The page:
By Mayor Joseph Curtatone
We are a nation founded upon and strengthened by a long history of social activism and protest—from the Boston Tea Party to the Freedom Marches for Civil Rights. When something is profoundly wrong in this nation, our citizens speak up and act up peacefully to set it right, and our freedoms—freedoms that are the envy of so many around the world—make this possible.
This January 18 protesters exercised those rights. In their pursuit of social justice and an end to the well-documented unequal and sometimes lethal treatment of blacks by our nation’s law enforcement system, they blocked I-93. They went beyond the usual sidewalk protest to be sure they would be heard, just as area police and firefighters did when they blocked our interstates and major roadways repeatedly in the early 1980s to protest layoffs. Back then, not a single firefighter or police officer was arrested for their actions. The Boston Police commissioner at the time demonstrated respect for their right to protest. He was right to do so.
If we allow the Somerville 18 to be treated differently today, we will all be in the wrong. There is no respect for the right to protest when the punishment proposed is completely disproportionate to the action taken. The news cycle has moved on for those inconvenienced by the traffic delays, but the Somerville 18 face excessive charges for that act of protest: 90 days in jail, nearly $15,000 in fines, and 18 months’ probation—this when peaceful protesters are commonly arrested but never even booked, or at most are given a small fine.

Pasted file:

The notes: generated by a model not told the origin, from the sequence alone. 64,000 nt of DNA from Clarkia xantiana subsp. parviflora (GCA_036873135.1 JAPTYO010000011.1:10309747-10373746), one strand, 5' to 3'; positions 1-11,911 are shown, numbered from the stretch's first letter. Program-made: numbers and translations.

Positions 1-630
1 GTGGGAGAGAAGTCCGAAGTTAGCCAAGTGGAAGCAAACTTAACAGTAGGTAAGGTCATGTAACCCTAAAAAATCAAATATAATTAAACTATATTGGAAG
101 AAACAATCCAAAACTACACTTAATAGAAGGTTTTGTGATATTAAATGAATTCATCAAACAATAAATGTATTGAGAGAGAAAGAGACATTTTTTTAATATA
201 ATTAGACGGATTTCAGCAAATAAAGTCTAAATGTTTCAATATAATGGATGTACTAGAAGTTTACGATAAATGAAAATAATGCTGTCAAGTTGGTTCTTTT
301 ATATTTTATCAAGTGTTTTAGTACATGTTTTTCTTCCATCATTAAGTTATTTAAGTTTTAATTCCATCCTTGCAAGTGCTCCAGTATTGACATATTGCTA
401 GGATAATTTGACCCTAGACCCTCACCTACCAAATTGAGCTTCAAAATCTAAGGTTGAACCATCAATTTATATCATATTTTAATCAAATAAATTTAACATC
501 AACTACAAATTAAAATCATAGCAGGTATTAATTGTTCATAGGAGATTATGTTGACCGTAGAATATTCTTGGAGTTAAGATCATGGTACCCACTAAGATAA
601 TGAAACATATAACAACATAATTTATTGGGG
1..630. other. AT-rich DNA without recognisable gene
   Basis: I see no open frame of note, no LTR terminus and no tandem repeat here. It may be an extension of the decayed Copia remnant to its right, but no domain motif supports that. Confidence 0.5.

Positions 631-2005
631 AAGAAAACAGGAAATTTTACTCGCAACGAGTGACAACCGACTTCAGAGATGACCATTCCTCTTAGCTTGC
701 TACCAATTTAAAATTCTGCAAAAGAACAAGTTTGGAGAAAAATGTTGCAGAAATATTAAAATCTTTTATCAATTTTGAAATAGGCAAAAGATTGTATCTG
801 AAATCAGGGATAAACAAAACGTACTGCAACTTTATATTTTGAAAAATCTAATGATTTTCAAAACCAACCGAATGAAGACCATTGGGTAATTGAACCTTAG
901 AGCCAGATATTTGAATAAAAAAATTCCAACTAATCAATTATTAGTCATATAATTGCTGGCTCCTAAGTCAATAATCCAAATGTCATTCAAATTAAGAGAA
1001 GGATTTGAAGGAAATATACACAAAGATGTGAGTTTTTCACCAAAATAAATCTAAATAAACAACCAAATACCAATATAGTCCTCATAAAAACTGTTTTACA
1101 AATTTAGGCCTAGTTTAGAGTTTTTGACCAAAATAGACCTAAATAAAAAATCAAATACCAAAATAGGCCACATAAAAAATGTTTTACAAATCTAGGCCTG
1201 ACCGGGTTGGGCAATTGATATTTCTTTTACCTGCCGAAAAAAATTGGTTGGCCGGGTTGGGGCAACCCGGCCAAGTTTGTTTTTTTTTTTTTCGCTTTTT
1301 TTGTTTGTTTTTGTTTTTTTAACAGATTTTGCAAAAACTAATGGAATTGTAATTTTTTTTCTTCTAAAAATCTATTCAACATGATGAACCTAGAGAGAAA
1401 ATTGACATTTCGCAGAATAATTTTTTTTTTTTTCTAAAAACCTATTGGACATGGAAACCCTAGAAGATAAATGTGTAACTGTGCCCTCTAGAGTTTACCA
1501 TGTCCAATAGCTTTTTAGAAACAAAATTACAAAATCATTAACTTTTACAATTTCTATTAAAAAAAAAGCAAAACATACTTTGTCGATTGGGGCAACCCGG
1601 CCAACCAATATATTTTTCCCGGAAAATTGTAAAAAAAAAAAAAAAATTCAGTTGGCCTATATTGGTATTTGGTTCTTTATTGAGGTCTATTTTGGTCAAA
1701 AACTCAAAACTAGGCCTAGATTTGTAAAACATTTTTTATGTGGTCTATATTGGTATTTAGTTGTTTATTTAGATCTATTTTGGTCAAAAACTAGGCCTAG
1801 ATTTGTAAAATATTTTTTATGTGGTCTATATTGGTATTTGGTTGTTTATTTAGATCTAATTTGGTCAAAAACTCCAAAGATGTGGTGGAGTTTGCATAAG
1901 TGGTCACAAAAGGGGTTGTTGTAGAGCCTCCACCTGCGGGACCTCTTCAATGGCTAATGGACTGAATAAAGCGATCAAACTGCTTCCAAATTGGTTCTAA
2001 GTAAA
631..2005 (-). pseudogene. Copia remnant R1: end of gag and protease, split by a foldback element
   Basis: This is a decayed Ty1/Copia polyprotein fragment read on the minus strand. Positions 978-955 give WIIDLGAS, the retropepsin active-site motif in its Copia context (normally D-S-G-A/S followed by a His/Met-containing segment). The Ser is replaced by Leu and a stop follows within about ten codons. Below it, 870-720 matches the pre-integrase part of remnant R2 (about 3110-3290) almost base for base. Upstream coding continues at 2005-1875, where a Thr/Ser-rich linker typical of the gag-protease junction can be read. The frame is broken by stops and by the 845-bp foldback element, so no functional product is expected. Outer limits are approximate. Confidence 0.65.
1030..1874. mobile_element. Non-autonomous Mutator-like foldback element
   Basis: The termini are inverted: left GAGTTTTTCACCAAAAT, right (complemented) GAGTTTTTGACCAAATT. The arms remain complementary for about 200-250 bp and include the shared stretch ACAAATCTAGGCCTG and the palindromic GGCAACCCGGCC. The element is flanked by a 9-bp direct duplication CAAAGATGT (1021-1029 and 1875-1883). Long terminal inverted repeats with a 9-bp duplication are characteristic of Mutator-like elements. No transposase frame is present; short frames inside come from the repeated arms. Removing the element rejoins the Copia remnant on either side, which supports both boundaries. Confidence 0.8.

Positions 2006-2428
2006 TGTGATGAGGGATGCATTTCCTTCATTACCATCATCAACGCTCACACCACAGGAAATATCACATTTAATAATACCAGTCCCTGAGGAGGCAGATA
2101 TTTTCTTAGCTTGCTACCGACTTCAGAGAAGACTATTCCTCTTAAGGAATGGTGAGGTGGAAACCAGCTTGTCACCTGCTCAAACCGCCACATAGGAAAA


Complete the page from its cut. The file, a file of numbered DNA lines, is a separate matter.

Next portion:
The irony of protesters against unequal treatment by the law enforcement system being treated unequally by the law should concern us all. It certainly concerned the 91 members of the clergy who this summer sent a clear message to District Attorney Marian T. Ryan: “As Black churches are burning across the country, as Black people are being killed by police, and as we honor the lives taken in Charleston, we are asking you to drop the charges against these people of conscience,” they wrote.
It is time for more political leaders to join our religious leaders in demanding fair treatment for the Somerville 18 as well, and I am adding my voice to that call here and now. The job of the District Attorney is a difficult one and we must respect the office’s ability to prosecute, but the ability to prosecute must be weighed against the question of whether or not justice is being done. We must hold injustice as more important than inconvenience.
With full respect, I ask District Attorney Ryan to drop the charges against the Somerville 18, and I would remind us all of Martin Luther King Jr.’s words about the role of the law during times of needed social change: “Law and order exist for the purpose of establishing justice and when they fail in this purpose they become the dangerously structured dams that block the flow of social progress.”